Over the course of his keynote, Ray went through a series of Biblical verses which showed that the concept of sacrifice was central to the nature of worship. He also went through a series of New Testament verses concerning the Eucharist in order to demonstrate that the implications of such verses inevitably lead to a belief in the Real Presence and transubstantiation and provided a critique of the traditional Protestant interpretations of such texts.
After Ray’s lecture was a brief break, in which attendees could browse a series of vendors selling books, devotional objects, and representing various Catholic schools, ministries and institutions.
Ray then began his second lecture, in which he focused specifically on the sacrificial nature of the Eucharist. During this lecture, Ray pointed how the Catholic Church sees the Eucharist as more than simply a memorial of Jesus’ Death and Resurrection, but as an actual participation in and re-presentation of Christ’s once and for all Sacrifice on Calvary.
He then analyzed a series of verses from Scripture and quotes from the early Church Fathers which affirmed the sacrificial nature of the Eucharist. Also during this time, a series of both Spanish and English language lectures were offered which focused on a variety of different theological and spiritual aspects related to the Eucharist, ways in which the laity could have increased participation in the Eucharist, and explaining ways in which catechists and religion teachers could better explain the Catholic teaching on the Eucharist.
Lunch was also served for those in attendance, and Confession was offered throughout the day. The days’ events ended with Eucharistic Adoration.
Event organizers estimated that there were more than 500 people in attendance, including not only faithful from the Diocese of Providence, but also faithful from Massachusetts and Connecticut, as well as roughly 100 people who helped to organize, plan, and assist with the event.
Many of those present spoke of the profound impact the days’ events had on them.
“Today is a beautiful day when we come to reflect on our faith,” said Father Lazarus Onuh.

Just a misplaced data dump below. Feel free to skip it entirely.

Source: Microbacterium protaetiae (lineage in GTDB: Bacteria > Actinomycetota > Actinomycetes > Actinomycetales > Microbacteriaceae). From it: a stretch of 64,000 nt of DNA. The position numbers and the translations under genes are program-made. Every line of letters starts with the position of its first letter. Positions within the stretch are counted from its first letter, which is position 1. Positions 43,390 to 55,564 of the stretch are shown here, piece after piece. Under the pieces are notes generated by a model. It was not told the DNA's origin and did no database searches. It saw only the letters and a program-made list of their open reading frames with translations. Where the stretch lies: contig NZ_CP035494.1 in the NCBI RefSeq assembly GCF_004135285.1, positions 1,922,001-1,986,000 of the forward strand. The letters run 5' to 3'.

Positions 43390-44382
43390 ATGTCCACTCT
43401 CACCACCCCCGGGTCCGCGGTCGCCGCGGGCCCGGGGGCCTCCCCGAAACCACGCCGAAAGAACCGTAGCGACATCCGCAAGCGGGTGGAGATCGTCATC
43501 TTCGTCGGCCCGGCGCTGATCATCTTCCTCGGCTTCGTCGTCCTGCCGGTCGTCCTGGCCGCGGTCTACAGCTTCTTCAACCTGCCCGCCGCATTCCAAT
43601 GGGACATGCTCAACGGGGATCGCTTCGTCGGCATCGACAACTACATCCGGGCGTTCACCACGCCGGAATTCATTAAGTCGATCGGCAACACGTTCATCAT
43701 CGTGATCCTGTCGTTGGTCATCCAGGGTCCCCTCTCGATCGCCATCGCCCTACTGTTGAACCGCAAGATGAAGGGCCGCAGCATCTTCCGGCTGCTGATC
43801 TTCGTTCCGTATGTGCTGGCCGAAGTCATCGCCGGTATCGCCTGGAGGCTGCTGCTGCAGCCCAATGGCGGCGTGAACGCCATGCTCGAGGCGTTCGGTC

He said that the convocation provides the faithful with an opportunity to “reflect on the mission that we have as a Church to go and evangelize, to go and make disciples of all nations, to go and bring others to the faith, and take the faith to others.”
“I think the biggest lesson is the emphasis on the Eucharist, that Jesus calls us to the altar. Jesus is really present, Jesus is not symbolically present in the Eucharist,” Father Onuh said, noting how this was something articulated in a particularly powerful manner by Steve Ray. “It reminded me, of course, of a lot of things I learned in the seminary, but very importantly the challenge of how to utilize it today,” going on to note that Ray “made the message of Christ alive.”
Father Onuh, a native of Nigeria, is currently the administrator of Holy Name Parish in Providence.
Many of the attendees praised Ray’s presentations.
“He’s so inspiring and humbling,” said Rick Parent, a catechist at Our Lady of Good Counsel parish in West Warwick, noting how Ray’s lectures motivate one to reflect more deeply on the extent to which one properly understands and adheres to the traditional teachings of the Church.
For some, this was their first time at the Faith Formation Convocation. Such was the case with Juan Otero of St. Joseph’s Parish in Cumberland.
Otero, who only recently began his journey as a catechist at his parish, hoped to gain more skills concerning how to better communicate the faith.
“This is my first time going to the convocation. I hope to get some basics on how to be a better catechist,” he said.